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This document explains what conventions and coding guidelines to follow when writing new API(s) for CloudStack or updating the existing ones.



When you need to introduce a new API command to CS, you will need to create a Request Class and a Response class (or re-use an existing API Response class, if you are extending CS API functionality for which the API response is already defined)

Writing a CS API Request class

1. Pick up the *Cmd abstract class to be extended by the request. 

CUD (create/update/delete commands):


R (read-list) commands:

IMPORTANT - starting 2.x, new CUD API commands can no longer extend BaseCmd class; they should come as Async commands and extend either BaseAsyncCmd, or BaseAsyncCreateCmd.

When to extend BaseAsyncCmd vs BaseAsyncCreateCmd? Use BaseAsyncCreate for commands creating a new CS entry. For UD commands extend BaseAsyncCmd.

2. The command class you add should end with *Cmd and be annotated with @ApiCommand. Read more about @ parameters in Annotations use in the API ref.

3. Define all request parameters. Annotate them all with @Parameter.

4. Implement execute() for RUD commands and execute()/create() for C commands.

5. Add s_name - the response name. Should be specified in lower case.

6. When thinking about the command name, prepend it with create/delete/update/list depending on the context. Only if none of those prependers fit your logic, use your own (assign for example).


Writing a CS API Response class

  1. Make your class extend BaseResponse.
  2. Annotate the class with @EntityReference set with the CloudStack interface representing the object you are returning to the API user. For example, VolumeResponse has @EntityReference set with Volume.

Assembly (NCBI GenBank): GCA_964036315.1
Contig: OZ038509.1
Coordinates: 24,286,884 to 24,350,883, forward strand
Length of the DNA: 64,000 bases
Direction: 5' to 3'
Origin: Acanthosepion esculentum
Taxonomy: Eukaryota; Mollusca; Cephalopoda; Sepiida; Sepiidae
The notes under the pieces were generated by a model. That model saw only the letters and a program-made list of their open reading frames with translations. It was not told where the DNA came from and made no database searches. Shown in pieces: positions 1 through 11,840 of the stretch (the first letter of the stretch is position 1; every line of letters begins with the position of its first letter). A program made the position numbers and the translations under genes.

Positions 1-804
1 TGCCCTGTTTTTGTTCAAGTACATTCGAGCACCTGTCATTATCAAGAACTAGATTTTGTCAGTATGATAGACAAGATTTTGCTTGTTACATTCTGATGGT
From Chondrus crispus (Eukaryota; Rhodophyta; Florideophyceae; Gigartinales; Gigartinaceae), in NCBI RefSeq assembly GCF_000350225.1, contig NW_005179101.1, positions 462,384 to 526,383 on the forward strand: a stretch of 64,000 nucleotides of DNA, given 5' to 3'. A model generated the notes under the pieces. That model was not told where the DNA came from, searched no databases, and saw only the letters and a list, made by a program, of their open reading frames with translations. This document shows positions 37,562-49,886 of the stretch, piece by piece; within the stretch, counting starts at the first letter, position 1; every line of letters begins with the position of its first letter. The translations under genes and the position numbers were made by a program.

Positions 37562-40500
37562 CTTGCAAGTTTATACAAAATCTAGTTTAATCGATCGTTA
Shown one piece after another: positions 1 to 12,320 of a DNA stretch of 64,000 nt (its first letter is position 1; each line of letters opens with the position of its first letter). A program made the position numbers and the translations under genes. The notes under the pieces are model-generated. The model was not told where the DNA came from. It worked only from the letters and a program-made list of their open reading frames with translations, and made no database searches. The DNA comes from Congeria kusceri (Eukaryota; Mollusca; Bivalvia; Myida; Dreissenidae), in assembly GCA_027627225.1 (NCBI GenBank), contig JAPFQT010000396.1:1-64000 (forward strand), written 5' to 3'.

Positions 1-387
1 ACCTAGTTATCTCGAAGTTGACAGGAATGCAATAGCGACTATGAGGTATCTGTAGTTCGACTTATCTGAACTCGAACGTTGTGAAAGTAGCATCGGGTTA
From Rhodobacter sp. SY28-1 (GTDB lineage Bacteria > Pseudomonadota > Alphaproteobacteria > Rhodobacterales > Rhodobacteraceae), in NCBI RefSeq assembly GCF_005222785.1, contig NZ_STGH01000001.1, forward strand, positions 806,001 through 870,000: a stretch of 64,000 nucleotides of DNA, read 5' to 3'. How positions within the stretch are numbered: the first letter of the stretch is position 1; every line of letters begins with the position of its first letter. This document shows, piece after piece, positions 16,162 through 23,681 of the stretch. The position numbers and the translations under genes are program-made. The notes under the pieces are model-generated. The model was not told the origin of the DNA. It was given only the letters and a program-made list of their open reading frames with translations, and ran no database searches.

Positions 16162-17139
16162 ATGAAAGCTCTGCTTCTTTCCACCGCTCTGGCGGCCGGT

3. Annotate each parameter with @SerializedName and @Param annotations. See more details on these annotations in Annotations use in the API .
  4. Parameter names should be lower case.
  5. Make sure that you don't expose actual DB ids by setting them to your Ids fields. Use UUID value instead.

API placement and registration

The command placement depends on whether the command is coming as a part of a plugin that can be enabled/disabled, or the CloudStack core base.

When the command comes as a part of the CS core base
  • Location: The request/response code should be placed in cloud-api/cloud-engine-api packages.
  • Access permissions: The command's access control permissions (who is eligible to call it) should be registered in file.
  • Command registration: The command should be added to the list of all APIs CS supports, returned by ManagementServerImpl. getCommands().

Note that the calls done from the command, should reference only interfaces from cloud-api or cloud-util packages.

When the command comes as a part of a plugin/service
  • Location: Define the command (request/response) in the plugin package.
  • Access Permissions: Define the permissions in the Cmd file, @APICommand annotation, "authorized" field. Example: authorized = {RoleType.Admin}) 
  • Command Registration: Make your plugin manager extend PluggableService interface. Add the new API command to the list of commands returned by getCommands().

The commands defined in the plugin should reference only interfaces located in cloud-api/cloud-utils/<your plugin> packages.



Rules when modifying existing APIs

The main rule is - all APIs should remain backwards compatible. It means that:

  1. In the Request: Don't change the parameter from optional to required.
  2. In the Request: Don't add a new parameter to an existing command with required=true option.
  3. In the Request: Don't reduce the command permission from being available to normal user to becoming available to Admin only.
  4. In the Request/Response: Don't rename existing parameters.
  5. In the Request/Response: Don't change the parameter type (from String to Map for example).
  6. In the Response: Don't remove the parameter from the response as the third party software can rely on its presence. 

Other rules:

  1. When a new parameter is added, it should be set with "since=release #" field in @Parameter annotation. 
  2. If you think that some parameter should be removed in the future, mark it with @Deprecated and make sure it's documented for the n release. Once it's released, the customers will get a chance to review/change their code to get rid of this parameter, so it can be removed in the n+1 release.


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